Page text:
Nevertheless, the Treasury and the JCT classify neither personal exemptions nor the standard deduction as a tax expenditure. The Treasury notes, without explanation, that it includes personal exemptions and the standard deduction in the normal tax baseline. The JCT rationalizes that personal exemptions and the standard deduction are a rate bracket in disguise, stating that “the Joint Committee staff views… [them] as defining the zero-rate bracket that is a part of normal tax law.” More likely, the Treasury and JCT staffs do not count personal exemptions as tax expenditures because it is generally accepted that some amount of income “ought” to be tax exempt.
Another rationalization might be that the personal exemption and standard deduction should be grandfathered into the normal tax baseline because they have been part of the income tax for so long. However, other tax provisions, such as the medical deduction, charitable deduction, state and local tax deduction, tax limitation on long-term capital gains, and the municipal bond exemption, are also long standing but are all listed as tax expenditures. Several itemized deductions have been part of the income tax since its inception in 1913, while the standard deduction was not added until 1944.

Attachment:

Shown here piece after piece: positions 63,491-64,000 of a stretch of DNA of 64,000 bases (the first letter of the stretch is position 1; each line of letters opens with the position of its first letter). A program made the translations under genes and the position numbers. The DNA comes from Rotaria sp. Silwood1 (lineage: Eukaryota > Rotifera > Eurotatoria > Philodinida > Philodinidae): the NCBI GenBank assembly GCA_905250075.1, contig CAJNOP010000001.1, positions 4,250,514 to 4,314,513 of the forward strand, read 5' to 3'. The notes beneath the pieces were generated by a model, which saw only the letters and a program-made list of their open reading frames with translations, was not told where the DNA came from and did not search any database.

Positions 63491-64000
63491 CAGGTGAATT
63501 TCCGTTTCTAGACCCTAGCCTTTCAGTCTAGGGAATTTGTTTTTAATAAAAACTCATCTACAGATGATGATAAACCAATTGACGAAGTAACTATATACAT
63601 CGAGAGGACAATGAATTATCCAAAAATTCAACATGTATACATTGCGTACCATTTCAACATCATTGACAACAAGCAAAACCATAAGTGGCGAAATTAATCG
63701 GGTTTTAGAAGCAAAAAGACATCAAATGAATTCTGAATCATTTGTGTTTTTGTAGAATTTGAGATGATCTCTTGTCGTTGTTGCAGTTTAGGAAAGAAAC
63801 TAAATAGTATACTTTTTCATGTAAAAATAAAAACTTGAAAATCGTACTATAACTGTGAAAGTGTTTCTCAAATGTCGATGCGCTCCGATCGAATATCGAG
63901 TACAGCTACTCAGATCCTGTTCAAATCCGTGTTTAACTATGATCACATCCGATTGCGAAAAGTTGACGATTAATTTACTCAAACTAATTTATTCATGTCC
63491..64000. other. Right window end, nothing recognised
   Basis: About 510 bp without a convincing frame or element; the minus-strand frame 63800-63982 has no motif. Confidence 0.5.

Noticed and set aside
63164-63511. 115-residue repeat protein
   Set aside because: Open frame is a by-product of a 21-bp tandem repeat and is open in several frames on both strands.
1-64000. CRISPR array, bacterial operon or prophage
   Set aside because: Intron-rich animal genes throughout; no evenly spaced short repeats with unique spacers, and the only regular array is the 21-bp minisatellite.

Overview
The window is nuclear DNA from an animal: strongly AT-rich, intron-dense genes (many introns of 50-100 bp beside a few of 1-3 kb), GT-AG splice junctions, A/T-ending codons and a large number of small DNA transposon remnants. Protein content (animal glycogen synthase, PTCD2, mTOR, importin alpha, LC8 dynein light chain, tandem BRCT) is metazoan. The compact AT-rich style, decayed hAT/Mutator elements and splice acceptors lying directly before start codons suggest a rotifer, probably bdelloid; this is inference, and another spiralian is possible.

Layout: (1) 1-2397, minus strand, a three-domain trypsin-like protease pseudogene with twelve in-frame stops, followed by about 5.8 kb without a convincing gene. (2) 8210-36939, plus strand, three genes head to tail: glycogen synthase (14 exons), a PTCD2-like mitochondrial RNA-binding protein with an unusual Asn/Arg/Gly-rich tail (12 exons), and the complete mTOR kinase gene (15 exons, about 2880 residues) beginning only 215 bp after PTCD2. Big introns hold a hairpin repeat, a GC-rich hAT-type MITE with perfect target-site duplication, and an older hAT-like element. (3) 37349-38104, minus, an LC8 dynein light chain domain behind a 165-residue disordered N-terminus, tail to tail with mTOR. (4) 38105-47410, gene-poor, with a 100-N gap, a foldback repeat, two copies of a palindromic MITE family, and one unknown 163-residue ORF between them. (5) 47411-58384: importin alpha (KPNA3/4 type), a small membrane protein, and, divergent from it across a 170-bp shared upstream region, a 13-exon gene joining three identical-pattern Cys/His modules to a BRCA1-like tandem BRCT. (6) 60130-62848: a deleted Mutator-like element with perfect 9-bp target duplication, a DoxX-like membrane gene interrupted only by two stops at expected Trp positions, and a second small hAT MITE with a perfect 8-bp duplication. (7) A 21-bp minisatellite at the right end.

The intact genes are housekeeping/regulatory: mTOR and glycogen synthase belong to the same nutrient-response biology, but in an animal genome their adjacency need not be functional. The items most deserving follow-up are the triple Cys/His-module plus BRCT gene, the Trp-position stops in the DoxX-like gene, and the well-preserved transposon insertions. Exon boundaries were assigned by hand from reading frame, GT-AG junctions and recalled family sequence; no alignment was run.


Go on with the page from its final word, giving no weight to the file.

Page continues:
Rosanne Altshuler and Robert Dietz have also questioned why personal exemptions and the standard deduction are treated differently than other exemptions and deductions and not counted as tax expenditures. They find the JCT’s and Treasury’s arguments unpersuasive and logically inconsistent. However, Altshuler and Dietz caution that efforts to identify tax expenditures based on the murky term “normal tax” are “inherently subjective.” They add that some or all of the lower rate brackets might also be considered tax preferences. The tax savings due to those reduced rates accrue primarily to low- and middle-income tax filers.
Regardless of the JCT’s and Treasury’s reasoning, personal exemptions and the standard deduction are currently in the “normal” tax baseline. Consequently, the distribution of tax expenditures reflects none of the substantial progressivity they add to the individual income tax.